Poor man's floating home turns Rio recycling model

RIO DE JANEIRO, March 18 (Reuters) - A floating house built out of trash in a reeking channel of a Rio de Janiero slum will be preserved as a model for recycling in a government anti-pollution campaign.

Luiz Bispo says his house, kept afloat by hundreds of empty plastic bottles, had been set to be demolished by authorities. But popular support and unexpected help from the new state environment secretary, Carlos Minc, have turned it into something to boast about.

"They were threatening to evict me and all of a sudden I'm recognized by the state government and called to be an environmental educator. They want to organize regular visits to my house," said Bispo.

The slim 40-year-old said he built the house out of necessity after living most of his life with his parents in the giant Mare slum nearby. The foul-smelling channel and dirt-covered bayou near Guanabara Bay contrast with Rio's famous sandy beaches just a few miles (kms) away.

The house can be seen from Rio's Red Line thoroughfare on the way to the international airport, and motorists often slow down to take a look at or photograph the white squat structure. A red carpet covers a jetty where Bispo moors his dinghy, and an open platform serves as a parking spot for his rusty 1982 Chevrolet.

"I don't have money to repair it and kids were messing with it in the street, so it's safer here," he said.

Bispo, who earns a living by doing occasional repair and construction work, said he spent about $170 to build the house, mainly on cement and roof material. The rest came from construction waste and furniture he found at dump sites.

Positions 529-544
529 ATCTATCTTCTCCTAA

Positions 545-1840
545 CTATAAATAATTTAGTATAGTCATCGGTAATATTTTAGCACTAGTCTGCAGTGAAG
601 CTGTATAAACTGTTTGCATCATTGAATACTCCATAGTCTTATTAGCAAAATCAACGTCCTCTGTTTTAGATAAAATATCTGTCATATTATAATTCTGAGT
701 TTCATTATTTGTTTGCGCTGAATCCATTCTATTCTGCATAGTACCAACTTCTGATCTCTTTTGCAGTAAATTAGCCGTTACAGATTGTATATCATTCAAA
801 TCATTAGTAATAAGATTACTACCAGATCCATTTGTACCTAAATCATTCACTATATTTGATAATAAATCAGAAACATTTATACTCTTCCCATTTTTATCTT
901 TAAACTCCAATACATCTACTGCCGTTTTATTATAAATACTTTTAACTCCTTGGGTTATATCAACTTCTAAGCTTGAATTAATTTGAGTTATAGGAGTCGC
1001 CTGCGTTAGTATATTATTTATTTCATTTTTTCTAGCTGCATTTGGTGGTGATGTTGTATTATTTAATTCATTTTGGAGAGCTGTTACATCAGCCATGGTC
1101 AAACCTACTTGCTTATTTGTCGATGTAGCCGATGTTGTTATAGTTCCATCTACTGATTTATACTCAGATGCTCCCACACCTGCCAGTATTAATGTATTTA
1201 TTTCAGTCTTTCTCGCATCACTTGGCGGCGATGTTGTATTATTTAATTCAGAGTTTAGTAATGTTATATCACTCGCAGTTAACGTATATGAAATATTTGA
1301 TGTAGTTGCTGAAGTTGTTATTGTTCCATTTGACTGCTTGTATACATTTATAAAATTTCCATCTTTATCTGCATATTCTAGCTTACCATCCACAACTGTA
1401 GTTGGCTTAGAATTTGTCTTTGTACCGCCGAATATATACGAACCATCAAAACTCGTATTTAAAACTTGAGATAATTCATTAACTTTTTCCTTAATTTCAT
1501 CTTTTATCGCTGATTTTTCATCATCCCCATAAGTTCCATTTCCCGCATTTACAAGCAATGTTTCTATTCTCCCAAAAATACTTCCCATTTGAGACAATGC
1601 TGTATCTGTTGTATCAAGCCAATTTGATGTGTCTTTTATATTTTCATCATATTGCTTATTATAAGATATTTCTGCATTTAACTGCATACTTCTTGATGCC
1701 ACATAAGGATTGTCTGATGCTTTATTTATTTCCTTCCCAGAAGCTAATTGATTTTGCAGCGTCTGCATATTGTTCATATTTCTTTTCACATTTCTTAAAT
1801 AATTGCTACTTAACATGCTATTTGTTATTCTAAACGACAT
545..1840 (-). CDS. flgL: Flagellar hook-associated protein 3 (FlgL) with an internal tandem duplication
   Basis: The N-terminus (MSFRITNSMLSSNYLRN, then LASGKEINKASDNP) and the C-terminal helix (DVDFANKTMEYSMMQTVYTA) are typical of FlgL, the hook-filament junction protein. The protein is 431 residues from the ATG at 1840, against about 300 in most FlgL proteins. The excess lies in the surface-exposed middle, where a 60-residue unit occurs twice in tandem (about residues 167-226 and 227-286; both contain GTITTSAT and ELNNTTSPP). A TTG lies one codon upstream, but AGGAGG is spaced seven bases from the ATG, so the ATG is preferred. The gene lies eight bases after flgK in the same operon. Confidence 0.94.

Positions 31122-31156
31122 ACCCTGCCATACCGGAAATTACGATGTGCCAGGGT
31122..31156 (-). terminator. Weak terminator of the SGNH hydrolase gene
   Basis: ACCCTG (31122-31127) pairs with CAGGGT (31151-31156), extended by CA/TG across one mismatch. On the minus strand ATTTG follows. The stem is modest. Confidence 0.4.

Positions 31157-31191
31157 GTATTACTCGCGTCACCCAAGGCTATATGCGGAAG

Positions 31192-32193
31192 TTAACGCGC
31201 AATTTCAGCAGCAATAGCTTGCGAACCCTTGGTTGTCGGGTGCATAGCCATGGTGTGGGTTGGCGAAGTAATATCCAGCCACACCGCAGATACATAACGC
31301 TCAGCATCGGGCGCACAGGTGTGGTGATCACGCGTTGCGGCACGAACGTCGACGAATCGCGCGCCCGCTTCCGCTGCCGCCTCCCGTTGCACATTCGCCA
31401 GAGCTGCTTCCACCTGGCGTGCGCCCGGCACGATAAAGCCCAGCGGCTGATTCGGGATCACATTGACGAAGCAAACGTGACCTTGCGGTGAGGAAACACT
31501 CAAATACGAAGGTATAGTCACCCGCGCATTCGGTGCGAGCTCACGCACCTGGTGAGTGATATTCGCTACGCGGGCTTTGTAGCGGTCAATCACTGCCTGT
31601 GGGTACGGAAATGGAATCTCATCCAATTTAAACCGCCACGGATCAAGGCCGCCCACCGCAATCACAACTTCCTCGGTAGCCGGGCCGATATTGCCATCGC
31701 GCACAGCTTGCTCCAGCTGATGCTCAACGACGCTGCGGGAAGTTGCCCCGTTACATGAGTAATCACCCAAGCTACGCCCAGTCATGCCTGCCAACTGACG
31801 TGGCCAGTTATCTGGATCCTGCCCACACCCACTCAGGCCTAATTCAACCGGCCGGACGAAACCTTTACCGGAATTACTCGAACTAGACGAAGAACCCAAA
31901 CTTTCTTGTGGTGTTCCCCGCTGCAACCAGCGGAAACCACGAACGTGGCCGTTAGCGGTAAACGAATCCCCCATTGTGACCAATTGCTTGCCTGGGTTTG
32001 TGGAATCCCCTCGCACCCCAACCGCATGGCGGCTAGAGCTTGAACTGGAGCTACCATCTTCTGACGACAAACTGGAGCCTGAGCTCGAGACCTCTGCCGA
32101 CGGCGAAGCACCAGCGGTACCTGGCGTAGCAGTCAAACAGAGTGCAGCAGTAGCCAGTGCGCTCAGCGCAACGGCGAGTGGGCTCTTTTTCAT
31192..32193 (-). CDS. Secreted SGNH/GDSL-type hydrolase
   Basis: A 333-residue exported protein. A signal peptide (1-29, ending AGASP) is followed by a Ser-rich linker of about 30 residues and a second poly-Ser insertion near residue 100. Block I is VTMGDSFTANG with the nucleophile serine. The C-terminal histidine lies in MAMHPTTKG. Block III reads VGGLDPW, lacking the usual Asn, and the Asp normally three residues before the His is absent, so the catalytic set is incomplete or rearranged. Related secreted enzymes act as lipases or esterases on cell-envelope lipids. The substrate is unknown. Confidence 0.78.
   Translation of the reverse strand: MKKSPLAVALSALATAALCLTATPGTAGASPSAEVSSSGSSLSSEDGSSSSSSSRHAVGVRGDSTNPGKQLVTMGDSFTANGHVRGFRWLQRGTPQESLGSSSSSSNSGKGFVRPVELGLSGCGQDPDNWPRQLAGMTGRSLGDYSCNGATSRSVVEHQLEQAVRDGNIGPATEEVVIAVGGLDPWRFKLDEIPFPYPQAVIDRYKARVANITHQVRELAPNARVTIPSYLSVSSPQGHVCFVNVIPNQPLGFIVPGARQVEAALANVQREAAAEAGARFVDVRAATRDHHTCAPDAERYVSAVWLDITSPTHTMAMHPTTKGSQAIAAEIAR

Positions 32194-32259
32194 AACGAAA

Marilene Ramos, head of the Rio state superintendency for rivers and lakes, said the government at first feared Bispo's project would encourage others to build on the water and further clog the channel.

But Minc has come up with an idea. The floating home will be moored to a filtering barrier in the Cunha channel that removes garbage.

"His demonstrative project has synergy with our ecological barrier, which gets many visits, particularly from schools. It can be part of environmental education support," Ramos said.

Many of Rio's 600-plus slums have no running water, sewage or garbage removal service, which causes massive pollution around them, converting rivers in dirty, smelly streams that get clogged during heavy rains and cause flooding.

Bispo said the channel's stench doesn't bother him.

"I've spent 40 years living alongside this stream, so it's like working on a garbage truck -- you get used to it. Also the water only smells when you mess with it, if a boat passes or tide changes," Bispo said.

"But I completely agree that we've turned this water into latrine and it's time to wake up and do something about it."